Physical Wellness:

We offer standard healthcare plans with telehealth and mental health services on demand — and it’s not a surprise that we’ve seen an increase in the usage of these services over the past couple of years. In addition to our standard offerings like gym memberships and quality health insurance, we have implemented new initiatives such as virtual yoga and meditation classes, which are well-attended and help our employees handle stress. We also have wellness programs where we encourage healthy behavior, like walking challenges where people earn rewards like ever-popular prepaid and gift cards for participation. With the rise of remote and hybrid work, we now offer ergonomics trainings to make sure office setups are not causing health issues now or down the road. While these offerings should be standard and are important contributors to health, many companies do not provide them.

It’s a little hard to measure whether physical wellness is improving and stable because the information is categorized as medical and we must be very careful to comply with HIPAA laws and protect the privacy of our employees. As a non-invasive workaround, we created the “Know Your Numbers” program, which offers a biometric test employees can use to measure our main categories of health. It is completely confidential, and we have strong participation. Employee can use the program to get information on their health metrics, and receive coaching on how to improve and manage their lifestyle, diet, and habits in a healthier way. Besides tracking participation in programs, it’s hard to measure personal mental health because there is still a strong right to privacy and we want to make sure employees feel comfortable.

Financial Wellness:

Financial well-being absolutely affects peoples’ well-being and stress levels. We have a generous, competitive retirement program that we automatically enroll employees for (more of an opt-out than an opt-in), and match employees’ contributions up to 3%. Additionally, we arrange for our investments provider to hold quarterly sessions on financial management and similar topics to help our employees make educated decisions; our provider also provides online tools and resources to help guide and coach individuals in their personal financial situations.

There isn’t a one-size-fits-all approach to financial well-being, so we try to give people the tools to manage their specific situations. In addition to retirement, we also offer standard financial protection, such as life insurance and emergency support in the event of a personal crisis.

Can you please tell us more about a couple of specific ways workplaces would benefit from investing in your ideas above to improve employee wellness?

Quite simply, investing in employee wellness can improve productivity and boost the bottom line for your business — and it’s the right thing to do for your people. Consider implementing different types of wellness initiatives like those I’ve previously mentioned to support holistic health (mental, physical, social, and financial) and encourage, reward and recognize employees for participating.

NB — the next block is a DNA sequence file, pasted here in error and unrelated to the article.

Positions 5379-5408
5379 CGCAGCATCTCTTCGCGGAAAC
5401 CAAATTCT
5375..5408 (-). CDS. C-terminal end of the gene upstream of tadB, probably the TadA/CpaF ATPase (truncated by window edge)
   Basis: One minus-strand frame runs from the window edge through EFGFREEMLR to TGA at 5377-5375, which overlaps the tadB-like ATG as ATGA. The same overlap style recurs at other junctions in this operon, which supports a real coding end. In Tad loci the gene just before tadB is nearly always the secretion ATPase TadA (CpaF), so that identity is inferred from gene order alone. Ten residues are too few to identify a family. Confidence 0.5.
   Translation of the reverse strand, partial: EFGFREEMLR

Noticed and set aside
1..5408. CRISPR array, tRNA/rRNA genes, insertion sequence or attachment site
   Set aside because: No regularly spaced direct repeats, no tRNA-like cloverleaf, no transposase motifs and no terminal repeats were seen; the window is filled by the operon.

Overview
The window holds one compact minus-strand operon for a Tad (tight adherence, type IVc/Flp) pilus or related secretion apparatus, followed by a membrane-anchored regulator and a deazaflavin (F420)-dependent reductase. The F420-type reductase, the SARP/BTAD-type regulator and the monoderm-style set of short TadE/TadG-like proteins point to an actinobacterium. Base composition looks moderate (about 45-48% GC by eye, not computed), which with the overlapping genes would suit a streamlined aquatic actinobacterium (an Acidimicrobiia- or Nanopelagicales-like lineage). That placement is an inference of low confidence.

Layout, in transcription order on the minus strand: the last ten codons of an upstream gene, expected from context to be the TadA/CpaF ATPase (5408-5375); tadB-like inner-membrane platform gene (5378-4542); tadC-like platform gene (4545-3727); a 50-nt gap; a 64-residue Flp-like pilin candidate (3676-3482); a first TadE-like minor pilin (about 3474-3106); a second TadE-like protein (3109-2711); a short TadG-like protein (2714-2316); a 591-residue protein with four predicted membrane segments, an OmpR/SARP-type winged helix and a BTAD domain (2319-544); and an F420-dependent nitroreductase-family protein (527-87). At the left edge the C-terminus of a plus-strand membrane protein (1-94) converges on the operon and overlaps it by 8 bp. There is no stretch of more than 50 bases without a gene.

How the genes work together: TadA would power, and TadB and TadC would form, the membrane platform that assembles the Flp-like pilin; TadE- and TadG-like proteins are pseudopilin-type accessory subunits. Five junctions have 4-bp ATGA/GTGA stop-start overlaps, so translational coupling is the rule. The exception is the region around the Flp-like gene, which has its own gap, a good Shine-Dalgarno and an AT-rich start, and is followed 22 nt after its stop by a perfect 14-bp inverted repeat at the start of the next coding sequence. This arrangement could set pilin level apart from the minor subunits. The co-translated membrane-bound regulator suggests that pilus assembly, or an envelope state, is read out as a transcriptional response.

How are you reskilling leaders in your organization to support a “Work Well” culture?

The role of leaders is evolving now more than it has in the last several decades due to changes in the workplace and the shift to physical, hybrid and remote work settings. Leading dispersed and virtual teams is a new challenge for many leaders and maintaining a healthy environment is more difficult now.

Smart leaders are doubling down on understanding what a healthy environment means and how they can create them. We don’t have all the answers yet, but forward-thinking businesses are trying to learn. For example, we have essential management training that ensures we are checking in with employees about their wellness. Employees are change-fatigued from the events of the last few years, and we are actively trying to understand the change process so we can better lead our team through the journey to become a more resilient organization.

Ideas take time to implement. What is one small step every individual, team, or organization can take to get started on these ideas — to get well?

I suggest starting small and at least taking a step toward improving wellness in the workplace. Even if you can’t fund or get support for major change initiatives, there are plenty of low-cost, high-value ideas you can try — evaluate your options to determine which is best for your organization.

For us, it has been extremely helpful to really open the lines of communication between employees and leaders, and we now factor employee feedback into our decision making more than ever before. If there is any resistance or hesitancy, I would encourage you to ask employees to participate and share their ideas for how they can get — and stay — well. This will help overcome fear of change and ensure you understand what is most important to them.

What are your “Top 5 Trends To Track In the Future of Workplace Wellness?”